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the experience of reading in Britain, from 1450 to 1945...

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Listings for Author:  

Aldous Huxley


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Aldous Huxley : Brave New World

'In 1898 Armstrong organised the Ashington Debating and Literary Improvement Society, and his reading broadened out to Shakespeare, Burns, Shelley, Keats, Tennyson, Byron, Whitman, Wordsworth, Scott, Robert Browning, Darwin and T.H. Huxley. Robertson Nicoll's British Weekly had introduced him to a more liberal Nonconformity that was hospitable to contemporary literature. The difficulty was that the traditional Nonconformist commitment to freedom of conscience was propelling him beyond the confines of Primitive Methodism, as far as Unitarianism, the Rationalist Press Association and the Independent Labour Party. His tastes in literature evolved apace: Ibsen, Zola. Meredith, and Wilde by the 1890s; then on to Shaw, Wells, and Bennett; and ultimately Marxist economics and Brave New World'.

Century: 1900-1945     Reader/Listener/Group: Chester Armstrong      Print: Book


Aldous Huxley : 

[Lehmann and her first husband, Leslie Runcimann] 'were great readers, particularly of modern novelists such as Huxley, Lawrence and Gerhardie.'

Century: 1900-1945     Reader/Listener/Group: Rosamond Lehmann      Print: Book


Aldous Huxley :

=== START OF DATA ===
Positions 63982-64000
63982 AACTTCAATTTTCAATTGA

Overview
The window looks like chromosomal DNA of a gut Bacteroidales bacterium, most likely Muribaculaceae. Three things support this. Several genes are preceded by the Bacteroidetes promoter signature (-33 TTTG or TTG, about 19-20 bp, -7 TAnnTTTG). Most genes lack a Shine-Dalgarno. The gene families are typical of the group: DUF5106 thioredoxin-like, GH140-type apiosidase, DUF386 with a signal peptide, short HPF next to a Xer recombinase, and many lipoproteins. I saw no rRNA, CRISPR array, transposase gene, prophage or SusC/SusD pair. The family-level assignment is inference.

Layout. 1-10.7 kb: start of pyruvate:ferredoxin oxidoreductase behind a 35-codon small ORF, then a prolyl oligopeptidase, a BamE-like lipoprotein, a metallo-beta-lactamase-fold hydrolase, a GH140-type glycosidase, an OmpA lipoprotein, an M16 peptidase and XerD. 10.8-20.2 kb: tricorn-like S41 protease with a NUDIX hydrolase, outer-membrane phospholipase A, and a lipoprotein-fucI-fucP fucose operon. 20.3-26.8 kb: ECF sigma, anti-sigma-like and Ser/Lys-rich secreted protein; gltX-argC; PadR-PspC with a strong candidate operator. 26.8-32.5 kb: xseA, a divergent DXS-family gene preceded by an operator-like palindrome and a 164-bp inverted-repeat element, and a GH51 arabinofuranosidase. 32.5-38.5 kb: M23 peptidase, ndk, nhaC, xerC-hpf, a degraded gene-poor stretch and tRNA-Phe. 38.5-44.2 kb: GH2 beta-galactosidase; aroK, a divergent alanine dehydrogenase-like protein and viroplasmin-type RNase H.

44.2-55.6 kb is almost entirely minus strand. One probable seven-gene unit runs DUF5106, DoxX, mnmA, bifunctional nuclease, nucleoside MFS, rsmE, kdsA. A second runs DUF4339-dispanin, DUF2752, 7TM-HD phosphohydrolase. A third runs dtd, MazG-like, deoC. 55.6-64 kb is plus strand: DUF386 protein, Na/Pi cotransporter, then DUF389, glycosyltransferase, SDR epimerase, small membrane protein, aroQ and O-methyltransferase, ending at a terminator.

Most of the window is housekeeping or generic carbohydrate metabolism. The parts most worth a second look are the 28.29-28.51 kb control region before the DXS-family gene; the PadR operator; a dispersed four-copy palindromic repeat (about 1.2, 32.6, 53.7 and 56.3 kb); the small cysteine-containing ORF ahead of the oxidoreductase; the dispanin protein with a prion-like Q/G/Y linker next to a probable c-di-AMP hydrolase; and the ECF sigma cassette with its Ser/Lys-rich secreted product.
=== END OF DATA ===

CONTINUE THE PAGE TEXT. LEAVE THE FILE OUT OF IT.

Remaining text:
[Lehmann and her first husband, Leslie Runcimann] 'were great readers, particularly of modern novelists such as Huxley, Lawrence and Gerhardie.'

Century: 1900-1945     Reader/Listener/Group: Leslie Runcimann      Print: Book


Aldous Huxley : [unknown]

'The fresh-sounding work of the war generation, which began to appear in the late 1920s and early 1930s, provided him with important models. Huxley, Wells and Aldington (especially "Death of a Hero") were rapidly digested; his poetic models were Edith Sitwell, Aldington, Nichols, Sassoon and Graves (in the cheap Benn's Sixpenny Poets editions), to be followed by the more lasting influences of Eliot and D.H. Lawrence...He read an essay by Lawrence in which he showed how England treated its writers. That, he said, made him decide "to swim against the current".'

Century: 1900-1945     Reader/Listener/Group: Lawrence Durrell      Print: Book


Aldous Huxley : Ends and Means

'Ends and Means contains much that is good and new. Also his essays are quite attractive, his novels are utter tripe.'

Century: 1900-1945     Reader/Listener/Group:      Print: Book


Aldous Huxley : Brave new world

'I like his Brave New World but I do not think any of his other books are much good, in fact they bore me profoundly.'

Century: 1900-1945     Reader/Listener/Group:      Print: Book


Aldous Huxley : Encyclopaedia of pacifism